After nearly sixty years of producing flat twin engined machines of very high quality but basically simple specification, BMW gave the motorcycling world something of a shock when the K100 was first announced late in 1983.
At first glance it seemed the complete opposite of all those qualities that the company had previously found so important in a motorcycle, but on closer inspection it becomes obvious that great efforts have been made to make the machines as light, simple, and compact as possible and yet attractive to the modern motorcyclist. The design is intended to provide a sound basis for a long-running production, taking into account all current and pending noise and emission control legislation.
Research started in the mid-1970's into a replacement for the flat twin engines, which are already approaching the limits of reasonable development. A breakthrough came in 1979 with the patenting of the basic idea of taking a car engine, laying it on its side and transmitting the drive through a secondary output shaft. This provides a low center of gravity and a very distinctive appearance, as well as the basis for a short compact engine/transmission unit. The transmission is very similar in layout to that used on the twins but is totally redesigned, using lightweight materials wherever possible, with emphasis on keeping it as short and as compact as possible. The tubular spine type frame is bolted to the unit and carries a pair of conventional telescopic forks to provide steering and front suspension.
After the introduction of the K100 and K100RS in late 1983,followed by the K100RT in 1984 the machines suffered one or two teething troubles, as is inevitable with any brand-new design, which were soon rectified by the introduction of modified components. In addition to this, one or two modifications have been made to cure problems, which became evident in service; notably to reduce vibration and the build-up of heat under the fuel tank.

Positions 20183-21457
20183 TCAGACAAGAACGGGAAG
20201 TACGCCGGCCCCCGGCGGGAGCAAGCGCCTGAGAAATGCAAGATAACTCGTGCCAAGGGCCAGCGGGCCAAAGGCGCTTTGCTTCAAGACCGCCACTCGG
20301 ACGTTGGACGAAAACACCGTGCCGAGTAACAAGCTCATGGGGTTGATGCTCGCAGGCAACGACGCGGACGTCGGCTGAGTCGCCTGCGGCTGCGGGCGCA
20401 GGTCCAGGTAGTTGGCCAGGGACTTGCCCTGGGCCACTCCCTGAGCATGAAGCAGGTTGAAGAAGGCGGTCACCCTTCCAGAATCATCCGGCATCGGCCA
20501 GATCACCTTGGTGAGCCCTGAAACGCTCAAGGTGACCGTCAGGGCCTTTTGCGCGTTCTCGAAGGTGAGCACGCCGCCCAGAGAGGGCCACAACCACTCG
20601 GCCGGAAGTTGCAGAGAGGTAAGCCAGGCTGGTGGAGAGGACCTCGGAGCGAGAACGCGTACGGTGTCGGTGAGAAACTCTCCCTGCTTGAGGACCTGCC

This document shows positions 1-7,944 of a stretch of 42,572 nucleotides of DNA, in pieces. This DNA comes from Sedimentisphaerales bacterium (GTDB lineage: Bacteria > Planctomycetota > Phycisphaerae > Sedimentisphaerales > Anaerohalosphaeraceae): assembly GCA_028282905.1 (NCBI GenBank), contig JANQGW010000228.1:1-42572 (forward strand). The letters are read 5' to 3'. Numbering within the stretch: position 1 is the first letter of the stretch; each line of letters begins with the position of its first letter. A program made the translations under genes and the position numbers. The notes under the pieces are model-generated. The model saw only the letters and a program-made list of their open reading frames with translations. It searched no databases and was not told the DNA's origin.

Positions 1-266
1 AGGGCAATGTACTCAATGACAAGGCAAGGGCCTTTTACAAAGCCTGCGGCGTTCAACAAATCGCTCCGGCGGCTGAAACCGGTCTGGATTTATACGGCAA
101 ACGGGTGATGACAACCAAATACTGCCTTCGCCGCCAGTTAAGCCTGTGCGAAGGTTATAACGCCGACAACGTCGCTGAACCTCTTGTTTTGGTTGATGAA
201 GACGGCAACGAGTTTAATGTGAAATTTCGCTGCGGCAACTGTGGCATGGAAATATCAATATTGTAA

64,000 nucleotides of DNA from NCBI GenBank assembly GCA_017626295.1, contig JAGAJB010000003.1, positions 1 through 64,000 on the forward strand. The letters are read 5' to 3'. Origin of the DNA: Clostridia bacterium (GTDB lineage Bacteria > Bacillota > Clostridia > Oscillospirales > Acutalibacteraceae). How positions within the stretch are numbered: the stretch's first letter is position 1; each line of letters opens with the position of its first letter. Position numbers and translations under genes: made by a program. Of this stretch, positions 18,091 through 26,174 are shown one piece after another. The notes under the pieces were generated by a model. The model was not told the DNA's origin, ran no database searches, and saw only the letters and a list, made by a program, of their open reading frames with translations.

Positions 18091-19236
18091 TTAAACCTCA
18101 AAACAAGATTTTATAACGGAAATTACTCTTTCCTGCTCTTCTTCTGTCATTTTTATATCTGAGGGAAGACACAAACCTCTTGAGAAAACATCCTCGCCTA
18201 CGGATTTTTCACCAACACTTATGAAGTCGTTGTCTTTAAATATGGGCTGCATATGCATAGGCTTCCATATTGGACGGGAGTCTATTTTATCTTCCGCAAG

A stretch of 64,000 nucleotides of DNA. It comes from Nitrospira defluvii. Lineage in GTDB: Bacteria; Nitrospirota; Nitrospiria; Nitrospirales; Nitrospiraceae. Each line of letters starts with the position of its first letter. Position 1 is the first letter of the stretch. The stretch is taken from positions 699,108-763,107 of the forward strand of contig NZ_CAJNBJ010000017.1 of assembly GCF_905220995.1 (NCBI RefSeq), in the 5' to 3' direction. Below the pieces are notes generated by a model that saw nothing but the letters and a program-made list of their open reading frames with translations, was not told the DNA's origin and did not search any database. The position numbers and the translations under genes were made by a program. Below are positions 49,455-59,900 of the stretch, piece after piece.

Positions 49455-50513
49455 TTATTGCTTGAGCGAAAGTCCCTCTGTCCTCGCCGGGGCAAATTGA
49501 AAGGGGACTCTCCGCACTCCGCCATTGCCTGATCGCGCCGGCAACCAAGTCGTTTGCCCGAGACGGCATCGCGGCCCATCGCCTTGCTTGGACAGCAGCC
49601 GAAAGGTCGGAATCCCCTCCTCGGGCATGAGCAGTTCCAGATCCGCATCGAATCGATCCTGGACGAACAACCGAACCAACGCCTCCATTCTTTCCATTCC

When the 750cc models ware introduced, starting with the K75C in late 1985, the opportunity was taken to modify many 100-modelcomponents to take advantage of commonality of parts; BMW claim approximately 70% of the components are common to both models. The development of the smaller machines proceeded alongside the 100 models but introduction was delayed until 1985/86; as a result the 75-models incorporate all the lessons learned from the earlier 100-models.
In common with their policy in previous years, BMW introduced various forms- of each basic model to cater for as many tastes as possible. Thus the basic K100 was followed by the sports/touring K100 RS, the touring K100RT and the fully-equipped K100LT tourer. The first 75-model was the K75C, which was followed by the more sports-orientated K75S and then the basic K75.
In all cases (except for final drive ratios, the sports suspension on the K75S and the rear wheel and brake on the K75 and K75C) the basic machine is exactly the same. Note: To avoid confusion with the basic K75 and Kl00models, machines are refered to throughout the manual as '75' models or '100' models, except where a more precise definition is required.
Refer to Chapter 11 for details of the 1988 on models.
The first BMW motorcycle
1983 - The first K100 model
1983 - The K100RS model
1984 - The K100LT model
1985 - The K75C model
1986 - The K100LT Tourer model